Handling 404 Not Found in Asp.Net Core

You might be surprised to find that the default asp.net core mvc templates do not handle 404 errors gracefully resulting in the standard browser error screen when a page is not found. This posts looks at the various methods for handling 404 not found errors in asp.net core.

The Problem

Without additional configuration, this is what a (chrome) user will see if they visit a URL that does not exist:

Chrome Default 404 Screen

Fortunately, it is very simple to handle error status codes. We'll cover three techniques below.

The Solution

In previous versions of Asp.Net MVC, the primary place for handling 404 errors was in the web.config.

You probably remember the <customErrors> section which handled 404's from the ASP.NET pipeline as well as <httpErrors> which was lower level and handled IIS 404's. It was all a little confusing.

In .Net core, things are different and there is no need to play around with XML config (though you can still use httpErrors in web.config if you are proxying via IIS and you really want to :-)).

There are really two different situations that we need to handle when dealing with not-found errors.

There is the case where the URL doesn't match any route. In this situation, if we cannot ascertain what the user was looking for, we need to return a generic not found page. There are two common techniques for handling this but first we'll talk about the second situation. This is where the URL matches a route but one or more parameter is invalid. We can address this with a custom view.

Custom Views

An example for this case would be a product page with an invalid or expired id. Here, we know the user was looking for a product and instead of returning a generic error, we can be a bit more helpful and return a custom not found page for products. This still needs to return a 404 status code but we can make the page less generic, perhaps pointing the user at similar or popular products.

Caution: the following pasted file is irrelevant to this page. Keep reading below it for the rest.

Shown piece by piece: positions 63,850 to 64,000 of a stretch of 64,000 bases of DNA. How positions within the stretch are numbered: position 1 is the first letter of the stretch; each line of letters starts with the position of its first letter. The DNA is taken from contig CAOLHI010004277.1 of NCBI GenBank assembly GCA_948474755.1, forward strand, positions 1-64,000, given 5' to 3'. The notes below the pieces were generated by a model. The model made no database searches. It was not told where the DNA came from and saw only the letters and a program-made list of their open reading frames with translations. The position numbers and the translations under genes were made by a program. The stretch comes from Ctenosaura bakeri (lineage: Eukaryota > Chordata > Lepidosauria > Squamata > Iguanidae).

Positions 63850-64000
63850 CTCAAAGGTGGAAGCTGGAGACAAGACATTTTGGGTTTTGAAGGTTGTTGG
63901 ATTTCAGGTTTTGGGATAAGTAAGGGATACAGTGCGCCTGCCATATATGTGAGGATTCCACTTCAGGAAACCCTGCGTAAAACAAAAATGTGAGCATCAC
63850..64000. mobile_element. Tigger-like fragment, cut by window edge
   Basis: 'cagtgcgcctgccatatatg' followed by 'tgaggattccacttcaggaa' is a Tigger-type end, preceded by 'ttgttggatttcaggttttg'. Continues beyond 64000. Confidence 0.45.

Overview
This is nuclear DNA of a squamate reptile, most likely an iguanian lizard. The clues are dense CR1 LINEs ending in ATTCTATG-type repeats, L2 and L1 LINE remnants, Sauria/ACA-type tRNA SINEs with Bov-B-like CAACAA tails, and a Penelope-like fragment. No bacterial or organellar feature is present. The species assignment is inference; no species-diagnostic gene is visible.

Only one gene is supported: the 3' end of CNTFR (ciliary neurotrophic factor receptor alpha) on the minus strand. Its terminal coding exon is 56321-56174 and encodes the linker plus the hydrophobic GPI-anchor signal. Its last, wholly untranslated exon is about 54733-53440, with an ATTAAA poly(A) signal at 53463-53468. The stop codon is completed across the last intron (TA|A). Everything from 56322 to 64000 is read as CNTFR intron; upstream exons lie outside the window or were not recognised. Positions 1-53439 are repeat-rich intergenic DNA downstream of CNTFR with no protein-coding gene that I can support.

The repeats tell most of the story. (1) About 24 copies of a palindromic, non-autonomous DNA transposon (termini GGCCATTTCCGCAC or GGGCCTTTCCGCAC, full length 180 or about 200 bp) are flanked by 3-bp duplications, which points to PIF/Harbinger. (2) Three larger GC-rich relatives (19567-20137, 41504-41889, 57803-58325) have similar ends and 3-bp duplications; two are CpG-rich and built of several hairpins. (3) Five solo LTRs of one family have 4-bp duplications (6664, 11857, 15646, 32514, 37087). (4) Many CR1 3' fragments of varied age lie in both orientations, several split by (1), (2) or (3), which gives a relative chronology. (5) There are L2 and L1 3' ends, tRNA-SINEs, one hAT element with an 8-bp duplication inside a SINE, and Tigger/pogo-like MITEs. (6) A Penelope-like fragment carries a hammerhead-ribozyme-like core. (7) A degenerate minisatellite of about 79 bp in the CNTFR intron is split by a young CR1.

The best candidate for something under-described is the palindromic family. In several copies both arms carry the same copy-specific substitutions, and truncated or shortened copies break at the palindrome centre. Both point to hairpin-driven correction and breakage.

Handling these cases is trivial. All we need to do is set the status code before returning our custom view:

public async Task<IActionResult> GetProduct(int id)
{
    var viewModel = await _db.Get<Product,GetProductViewModel>(id);

    if (viewModel == null)
    {
        Response.StatusCode = 404;
        return View("ProductNotFound");
    }

    return View(viewModel);
}

Of course, you might prefer to wrap this up into a custom action result:

public class NotFoundViewResult : ViewResult
{
    public NotFoundViewResult(string viewName)            
    {
        ViewName = viewName;
        StatusCode = (int)HttpStatusCode.NotFound;
    }
}

This simplifies our action slightly:

public async Task<IActionResult> GetProduct(int id)
{
    var viewModel = await _db.Get<Product,GetProductViewModel>(id);

    if (viewModel == null)
    {
        return new NotFoundViewResult("ProductNotFound");
    }

    return View(viewModel);
}

This easy technique covers specific 404 pages. Let's now look at generic 404 errors where we cannot work out what the user was intending to view.

Catch-all route

Creating a catch-all route was possible in previous version of MVC and in .Net Core it works in exactly the same way. The idea is that you have a wildcard route that will pick up any URL that has not been handled by any other route. Using attribute routing, this is written as: